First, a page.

When Kate, a nurse and re-enablement champion at Balhousie Coupar Angus care home, joined Balhousie Care Group in late 2016 she thought it would be a temporary move for her. After four decades working in a range of demanding, high-octane nursing roles, Kate's perception of what it took to work in a care home has altered dramatically.
"When I qualified as a nurse, I wanted to work in A&E so that's what I did for 14 years," Kate explained. "It was hard work, but always interesting and no one day was ever the same. After I had a career break to have my three children, I went into occupational health working for companies such as NCR in Dundee and Gleneagles Hotel. Each job was diverse and I was always learning."
A move from Dundee to Dunkeld in the past few years forced Kate to reconsider how and where she could continue to practice nursing. "Moving out of the city made it more difficult to find occupational health roles so I had to consider other nursing paths."
That's when an agency called Kate and suggested a nursing position with Balhousie Care Group. "I never thought I'd work in a care home", Kate said. "Having never done it before, I thought it would be very different from what I had experienced in previous jobs, so I thought I'd do it for a little while and see how I got on. 18 months later I'm still here and loving it."
Since joining the team at Balhousie Coupar Angus, Kate has used her clinical background to make a difference to residents. In particular, one resident, Sheila Pirie has gone from being wheelchair bound to walking again with Kate's encouragement.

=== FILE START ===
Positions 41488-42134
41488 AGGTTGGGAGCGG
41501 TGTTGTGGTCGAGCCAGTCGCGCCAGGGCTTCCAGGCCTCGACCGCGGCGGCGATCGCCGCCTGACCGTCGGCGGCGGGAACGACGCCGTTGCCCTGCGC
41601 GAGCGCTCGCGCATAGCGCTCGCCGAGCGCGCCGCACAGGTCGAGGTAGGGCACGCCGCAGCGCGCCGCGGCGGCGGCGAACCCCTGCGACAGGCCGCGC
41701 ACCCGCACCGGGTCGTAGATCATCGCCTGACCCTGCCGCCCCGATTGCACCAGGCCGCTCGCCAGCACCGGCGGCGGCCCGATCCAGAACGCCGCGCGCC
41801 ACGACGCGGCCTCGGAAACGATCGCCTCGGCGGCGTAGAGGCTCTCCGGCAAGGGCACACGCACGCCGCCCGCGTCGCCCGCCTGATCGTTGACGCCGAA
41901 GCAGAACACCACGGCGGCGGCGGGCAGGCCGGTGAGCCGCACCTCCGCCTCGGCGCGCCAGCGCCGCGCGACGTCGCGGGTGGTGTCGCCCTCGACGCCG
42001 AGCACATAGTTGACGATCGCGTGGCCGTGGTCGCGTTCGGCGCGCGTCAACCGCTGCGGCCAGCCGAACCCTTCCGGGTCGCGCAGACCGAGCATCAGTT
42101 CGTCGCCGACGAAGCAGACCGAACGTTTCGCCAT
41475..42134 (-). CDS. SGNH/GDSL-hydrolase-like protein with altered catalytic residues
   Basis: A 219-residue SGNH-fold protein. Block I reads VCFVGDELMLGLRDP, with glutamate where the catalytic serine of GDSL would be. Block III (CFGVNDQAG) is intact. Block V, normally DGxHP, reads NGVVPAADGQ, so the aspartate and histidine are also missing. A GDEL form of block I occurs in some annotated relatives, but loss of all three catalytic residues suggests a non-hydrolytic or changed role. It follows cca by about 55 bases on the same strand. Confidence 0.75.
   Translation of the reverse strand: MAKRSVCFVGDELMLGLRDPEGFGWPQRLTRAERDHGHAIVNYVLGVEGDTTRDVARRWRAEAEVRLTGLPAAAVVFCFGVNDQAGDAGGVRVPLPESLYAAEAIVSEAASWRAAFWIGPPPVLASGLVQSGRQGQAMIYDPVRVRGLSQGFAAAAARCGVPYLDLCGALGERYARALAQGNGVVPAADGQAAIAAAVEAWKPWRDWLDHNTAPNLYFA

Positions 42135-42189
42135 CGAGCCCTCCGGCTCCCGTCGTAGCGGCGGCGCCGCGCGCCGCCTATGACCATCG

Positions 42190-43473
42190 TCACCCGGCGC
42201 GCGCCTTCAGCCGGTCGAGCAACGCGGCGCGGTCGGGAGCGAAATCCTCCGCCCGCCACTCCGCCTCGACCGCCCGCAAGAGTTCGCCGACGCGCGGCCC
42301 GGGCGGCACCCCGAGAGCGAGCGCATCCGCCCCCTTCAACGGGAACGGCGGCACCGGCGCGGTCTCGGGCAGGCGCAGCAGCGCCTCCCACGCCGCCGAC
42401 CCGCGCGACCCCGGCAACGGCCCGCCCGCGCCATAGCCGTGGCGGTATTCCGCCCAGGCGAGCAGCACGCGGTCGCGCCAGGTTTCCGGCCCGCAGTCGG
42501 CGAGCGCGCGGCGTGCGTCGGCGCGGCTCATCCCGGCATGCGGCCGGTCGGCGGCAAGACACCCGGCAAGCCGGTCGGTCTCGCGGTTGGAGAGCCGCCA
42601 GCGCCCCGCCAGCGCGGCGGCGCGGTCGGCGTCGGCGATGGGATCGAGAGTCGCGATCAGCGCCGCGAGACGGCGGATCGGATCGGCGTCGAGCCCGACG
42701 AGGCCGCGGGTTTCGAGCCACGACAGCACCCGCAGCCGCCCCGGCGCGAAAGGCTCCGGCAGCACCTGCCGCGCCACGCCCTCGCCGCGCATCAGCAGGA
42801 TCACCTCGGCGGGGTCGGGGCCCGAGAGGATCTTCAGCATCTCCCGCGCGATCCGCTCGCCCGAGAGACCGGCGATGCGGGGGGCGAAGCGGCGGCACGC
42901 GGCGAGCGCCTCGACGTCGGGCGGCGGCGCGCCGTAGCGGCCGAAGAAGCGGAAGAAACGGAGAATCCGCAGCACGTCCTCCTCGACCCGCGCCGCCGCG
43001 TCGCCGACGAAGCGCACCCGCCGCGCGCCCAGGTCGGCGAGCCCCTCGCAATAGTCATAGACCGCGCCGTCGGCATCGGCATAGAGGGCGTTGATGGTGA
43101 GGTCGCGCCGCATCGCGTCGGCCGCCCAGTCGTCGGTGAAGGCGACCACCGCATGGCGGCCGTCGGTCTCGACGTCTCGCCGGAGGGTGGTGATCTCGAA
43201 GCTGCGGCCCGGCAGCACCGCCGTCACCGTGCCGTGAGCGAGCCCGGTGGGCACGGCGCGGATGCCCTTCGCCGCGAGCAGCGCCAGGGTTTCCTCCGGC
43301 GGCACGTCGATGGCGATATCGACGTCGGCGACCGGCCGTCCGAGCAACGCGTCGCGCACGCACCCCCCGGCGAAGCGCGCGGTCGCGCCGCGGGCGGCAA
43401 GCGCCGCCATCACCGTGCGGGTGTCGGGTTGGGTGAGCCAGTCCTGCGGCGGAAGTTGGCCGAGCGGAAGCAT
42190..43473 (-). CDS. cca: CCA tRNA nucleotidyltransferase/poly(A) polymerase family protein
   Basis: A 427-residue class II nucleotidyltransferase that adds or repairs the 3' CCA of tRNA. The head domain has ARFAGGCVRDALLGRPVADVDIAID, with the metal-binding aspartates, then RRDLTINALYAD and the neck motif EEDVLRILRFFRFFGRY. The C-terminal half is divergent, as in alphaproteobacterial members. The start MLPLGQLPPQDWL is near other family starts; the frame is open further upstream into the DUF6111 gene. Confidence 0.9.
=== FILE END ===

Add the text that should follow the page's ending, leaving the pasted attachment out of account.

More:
"When Sheila arrived here last August I asked why she was in a wheelchair and she explained she'd had a spinal abscess and had lost the feeling in her legs," Kate said. "When she began complaining of electric shock-like pains in her legs, as uncomfortable as it was for Sheila, I knew that was a sign of nerve regeneration and that she could walk again."
Kate then arranged for a physiotherapist to visit Sheila who gave her a range of exercises to help her build the strength in her legs. In the eight months since Sheila arrived at Balhousie Coupar Angus, she has gone from needing a hoist to get out of bed to walking with a tri-wheeler mobility aid. Kate is humble about the impact she has had on Sheila's quality of life.
"What I noticed with Sheila is just something from all my years of experience working in clinical environments. It is a bit more unusual to see this in a care home, but the principles are the same and Sheila had every chance of regaining the use of her legs and the whole team here have been fantastic in encouraging her to keep up her exercises. The next goal for Sheila is to get her walking unaided and she is well on her way to getting there."
Even with 40 years of nursing experience under her belt, Kate is still learning all the time and admits she has been pleasantly surprised by the fast-paced and challenging nature of the work at Coupar Angus. "Throughout my career, I've always been learning and here is no different. If anything, there is an even steeper learning curve. There's so many things to consider - compliance, the Care Inspectorate, social workers as well as the day-to-day and long-term care of our residents."
"What's been most surprising is how similar care home nursing is to working in an A&E department because you never know what you're going into. You know the residents, but anything can happen during a shift, so you are always prepared for any potential scenario."